The transplant patients are cared for in a ward separate from other patients. It is sometimes necessary for transplant patients to be nursed in this area since medications taken to prevent rejection of the new kidney also makes patients more susceptible to infection. For this reason, the number of visitors is restricted. In transplant ICU, flowers and food from outside are not permitted, as they may transmit infection to the patient.

The patient is allowed to take liquid diet on day 1 and allowed to do breathing exercise. He is mobilised on day 2.

The Foleys catheter and drains are removed on the 5th post-operative day. The patient is usually discharged on the 7th day.

The stent which is placed during surgery is removed around 10th day as an outdoor procedure with the help of flexible cystoscopy. Stitches are also removed around same times. If patient has permacath, it is also removed at the same time.

B) Hospitalization:

The length of stay in hospital depends on how well the kidney works and occurrence of any complications. The average stay is about 5 days for the donor and a week for the recipient but may vary in case of complications.

Tests & procedures

During your hospitalisation, diagnostic procedures are used to determine the status of your kidney/pancreas transplant and general physical condition. Some of the tests you may need to have performed during your post-operative period include:

CHEST X-RAY: A chest X-ray is obtained prior to the surgery to gain a baseline picture of your lung status. X-rays may also be ordered postoperatively at your physicians’ discretion to check any change in your pulmonary status.

RENAL NUCLEAR SCAN: A renal scan is relatively simple and requires no patient preparation. The purpose of the scan is to assess the renal transplant blood flow and function using a radiopharmaceutical dye injected directly into your vein or vascular access.

KIDNEY TRANSPLANT ULTRASOUND WITH DOPPLER: An ultrasound uses sound waves to locate and outline internal organs and note any abnormalities. During the procedure, the ultrasonologist can visualise your kidney and its blood vessels, noting any abnormalities.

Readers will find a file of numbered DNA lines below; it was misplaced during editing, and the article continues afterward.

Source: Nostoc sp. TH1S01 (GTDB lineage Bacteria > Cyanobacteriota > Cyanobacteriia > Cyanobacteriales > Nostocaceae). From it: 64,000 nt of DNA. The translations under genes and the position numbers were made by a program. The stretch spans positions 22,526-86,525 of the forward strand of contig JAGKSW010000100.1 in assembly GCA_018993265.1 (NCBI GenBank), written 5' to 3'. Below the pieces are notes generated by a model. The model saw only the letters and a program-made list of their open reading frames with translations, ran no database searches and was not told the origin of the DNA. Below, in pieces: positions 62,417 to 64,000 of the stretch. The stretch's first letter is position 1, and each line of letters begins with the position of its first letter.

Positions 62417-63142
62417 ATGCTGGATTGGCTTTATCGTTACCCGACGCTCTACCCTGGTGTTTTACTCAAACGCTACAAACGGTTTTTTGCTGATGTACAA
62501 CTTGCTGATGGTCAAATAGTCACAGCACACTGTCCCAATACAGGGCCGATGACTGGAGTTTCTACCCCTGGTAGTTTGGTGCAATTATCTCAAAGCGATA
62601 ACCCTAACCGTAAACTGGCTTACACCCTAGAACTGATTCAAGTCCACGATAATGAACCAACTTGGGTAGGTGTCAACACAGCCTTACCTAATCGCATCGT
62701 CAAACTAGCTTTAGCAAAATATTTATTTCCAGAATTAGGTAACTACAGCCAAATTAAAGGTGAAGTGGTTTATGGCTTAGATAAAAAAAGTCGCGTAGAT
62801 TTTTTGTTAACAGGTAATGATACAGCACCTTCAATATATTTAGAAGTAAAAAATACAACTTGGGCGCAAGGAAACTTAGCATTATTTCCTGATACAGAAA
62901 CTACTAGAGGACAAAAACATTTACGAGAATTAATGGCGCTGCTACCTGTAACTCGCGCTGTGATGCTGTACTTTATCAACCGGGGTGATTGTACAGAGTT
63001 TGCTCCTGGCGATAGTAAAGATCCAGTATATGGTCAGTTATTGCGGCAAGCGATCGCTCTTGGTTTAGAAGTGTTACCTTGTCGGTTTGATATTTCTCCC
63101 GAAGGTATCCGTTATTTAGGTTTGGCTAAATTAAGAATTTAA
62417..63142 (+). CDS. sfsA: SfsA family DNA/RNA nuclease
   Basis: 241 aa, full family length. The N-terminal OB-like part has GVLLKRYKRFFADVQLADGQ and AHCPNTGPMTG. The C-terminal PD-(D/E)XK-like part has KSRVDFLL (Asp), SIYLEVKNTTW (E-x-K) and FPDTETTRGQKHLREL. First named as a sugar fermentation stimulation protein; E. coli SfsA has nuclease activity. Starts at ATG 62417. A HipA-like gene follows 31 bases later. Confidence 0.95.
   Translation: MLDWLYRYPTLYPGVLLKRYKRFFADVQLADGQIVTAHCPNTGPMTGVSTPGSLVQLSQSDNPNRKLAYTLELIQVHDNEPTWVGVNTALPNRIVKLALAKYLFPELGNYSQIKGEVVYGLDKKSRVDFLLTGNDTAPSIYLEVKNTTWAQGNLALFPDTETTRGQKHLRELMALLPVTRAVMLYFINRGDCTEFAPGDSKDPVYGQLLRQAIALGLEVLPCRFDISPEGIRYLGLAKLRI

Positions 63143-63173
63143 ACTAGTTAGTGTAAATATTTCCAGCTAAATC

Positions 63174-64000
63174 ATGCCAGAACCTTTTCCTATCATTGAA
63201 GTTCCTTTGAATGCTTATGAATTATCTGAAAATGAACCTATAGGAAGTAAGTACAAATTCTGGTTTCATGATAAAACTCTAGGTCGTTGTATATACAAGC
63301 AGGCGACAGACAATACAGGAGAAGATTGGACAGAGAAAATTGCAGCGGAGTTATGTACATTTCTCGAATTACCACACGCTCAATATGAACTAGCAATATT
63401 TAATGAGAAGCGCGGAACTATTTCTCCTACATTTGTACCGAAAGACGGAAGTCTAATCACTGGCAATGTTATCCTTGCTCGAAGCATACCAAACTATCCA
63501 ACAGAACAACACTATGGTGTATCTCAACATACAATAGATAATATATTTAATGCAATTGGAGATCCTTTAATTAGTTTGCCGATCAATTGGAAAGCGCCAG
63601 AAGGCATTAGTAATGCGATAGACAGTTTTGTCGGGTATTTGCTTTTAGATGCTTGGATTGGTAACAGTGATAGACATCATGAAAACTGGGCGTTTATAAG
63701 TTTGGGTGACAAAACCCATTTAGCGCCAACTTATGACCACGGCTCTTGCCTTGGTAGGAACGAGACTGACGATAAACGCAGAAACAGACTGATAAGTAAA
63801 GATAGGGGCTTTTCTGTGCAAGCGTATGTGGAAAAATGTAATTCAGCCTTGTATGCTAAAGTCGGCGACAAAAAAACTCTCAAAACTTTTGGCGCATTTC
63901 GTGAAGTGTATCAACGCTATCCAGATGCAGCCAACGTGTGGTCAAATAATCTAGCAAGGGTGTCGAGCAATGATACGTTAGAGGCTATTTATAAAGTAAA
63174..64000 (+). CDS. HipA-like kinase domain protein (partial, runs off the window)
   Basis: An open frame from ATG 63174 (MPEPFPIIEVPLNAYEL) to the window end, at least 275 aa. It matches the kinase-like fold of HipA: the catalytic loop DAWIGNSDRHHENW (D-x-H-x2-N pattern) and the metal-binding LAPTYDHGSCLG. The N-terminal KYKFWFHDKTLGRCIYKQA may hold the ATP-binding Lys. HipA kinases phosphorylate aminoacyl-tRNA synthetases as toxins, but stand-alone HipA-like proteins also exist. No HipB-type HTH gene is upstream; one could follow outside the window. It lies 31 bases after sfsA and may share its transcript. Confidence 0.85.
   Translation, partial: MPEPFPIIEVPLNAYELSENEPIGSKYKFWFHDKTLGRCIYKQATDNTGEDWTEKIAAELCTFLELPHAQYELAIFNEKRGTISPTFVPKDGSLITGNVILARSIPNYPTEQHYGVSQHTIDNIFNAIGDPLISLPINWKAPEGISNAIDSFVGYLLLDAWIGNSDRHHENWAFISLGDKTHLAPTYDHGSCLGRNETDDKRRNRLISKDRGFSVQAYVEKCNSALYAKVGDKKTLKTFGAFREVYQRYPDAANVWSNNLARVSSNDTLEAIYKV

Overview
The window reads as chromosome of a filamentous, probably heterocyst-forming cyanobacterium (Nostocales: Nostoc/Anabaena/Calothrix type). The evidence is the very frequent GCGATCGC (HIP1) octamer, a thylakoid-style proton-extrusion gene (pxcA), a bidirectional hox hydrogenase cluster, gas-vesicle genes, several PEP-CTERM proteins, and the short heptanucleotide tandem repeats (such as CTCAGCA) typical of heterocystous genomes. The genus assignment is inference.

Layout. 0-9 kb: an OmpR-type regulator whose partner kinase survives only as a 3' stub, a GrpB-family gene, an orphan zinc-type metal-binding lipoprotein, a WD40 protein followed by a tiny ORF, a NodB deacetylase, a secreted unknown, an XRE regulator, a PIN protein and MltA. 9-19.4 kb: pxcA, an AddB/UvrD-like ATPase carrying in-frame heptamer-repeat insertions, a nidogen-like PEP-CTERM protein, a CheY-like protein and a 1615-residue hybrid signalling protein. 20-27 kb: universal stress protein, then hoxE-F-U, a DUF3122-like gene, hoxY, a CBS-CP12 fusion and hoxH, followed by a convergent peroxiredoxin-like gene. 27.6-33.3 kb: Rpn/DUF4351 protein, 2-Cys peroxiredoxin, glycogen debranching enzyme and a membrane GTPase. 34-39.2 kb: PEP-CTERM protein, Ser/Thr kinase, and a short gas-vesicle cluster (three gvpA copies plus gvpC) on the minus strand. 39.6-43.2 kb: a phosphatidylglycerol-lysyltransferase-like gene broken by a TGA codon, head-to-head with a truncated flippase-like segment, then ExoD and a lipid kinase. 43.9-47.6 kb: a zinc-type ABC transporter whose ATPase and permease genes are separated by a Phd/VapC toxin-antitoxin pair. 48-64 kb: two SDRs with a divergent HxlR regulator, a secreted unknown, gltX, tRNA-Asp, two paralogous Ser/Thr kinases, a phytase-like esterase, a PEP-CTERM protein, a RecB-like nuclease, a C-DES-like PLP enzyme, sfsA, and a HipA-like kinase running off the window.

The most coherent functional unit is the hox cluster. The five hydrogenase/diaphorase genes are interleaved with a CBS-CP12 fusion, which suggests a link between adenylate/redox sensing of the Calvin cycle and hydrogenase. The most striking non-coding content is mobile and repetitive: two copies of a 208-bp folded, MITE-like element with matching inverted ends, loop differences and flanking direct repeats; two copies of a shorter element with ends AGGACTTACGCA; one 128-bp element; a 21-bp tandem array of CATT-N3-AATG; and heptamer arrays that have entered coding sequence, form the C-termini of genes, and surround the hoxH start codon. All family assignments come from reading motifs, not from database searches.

KIDNEY BIOPSY: A kidney biopsy helps show what is occurring in your kidney/ pancreas and can help make precise diagnosis of rejection in a transplanted kidney. This procedure is usually performed in the radiology department with ultrasound guidance. During the procedure, a specially designed needle is inserted through the abdomen to obtain a sample of kidney tissue. Once the needle is removed, firm pressure is applied to stop any bleeding that may occur. After the biopsy, you will be sent back to your room, and your vital signs and the puncture site is checked regularly for signs of bleeding into the urinary tract.

COMPUTED TOMOGRAPHY (CT) SCAN/ MAGNETIC RESONANCE IMAGING (MRI): CT scans and MRI are special X-ray techniques that enable visualisation of a particular tissue layer. It is possible to view organs and surrounding areas, layer by layer allowing a more precise picture of abnormalities that may exist. For full assistance and timely help regarding your queries and worries, please feel free to contact the transplant team on the phone numbers given below or meet in person at the following address.

BLOOD GROUP (ABO) INCOMPATIBLE KIDNEY TRANSPLANTATION: About 30% of potential live donors for kidney transplantation are found to be blood group incompatible. This means that antibodies in the patient with kidney disease will reject the kidney of the donor because of different blood group types. Previously, if this transplant had been performed, the kidney would have immediate rejection. The table below shows blood group incompatibilities.

Since the 1980s, techniques have been developed to overcome this barrier by reducing antibodies before transplantation safely. This has enabled many more patients to receive kidney transplants around the world. The results of blood group incompatible kidney transplants are comparable to those of live donor blood group compatible, and at one year about 90-95% of transplanted live donor kidney transplants would be expected to be functioning. These types of transplants have been performed throughout the world.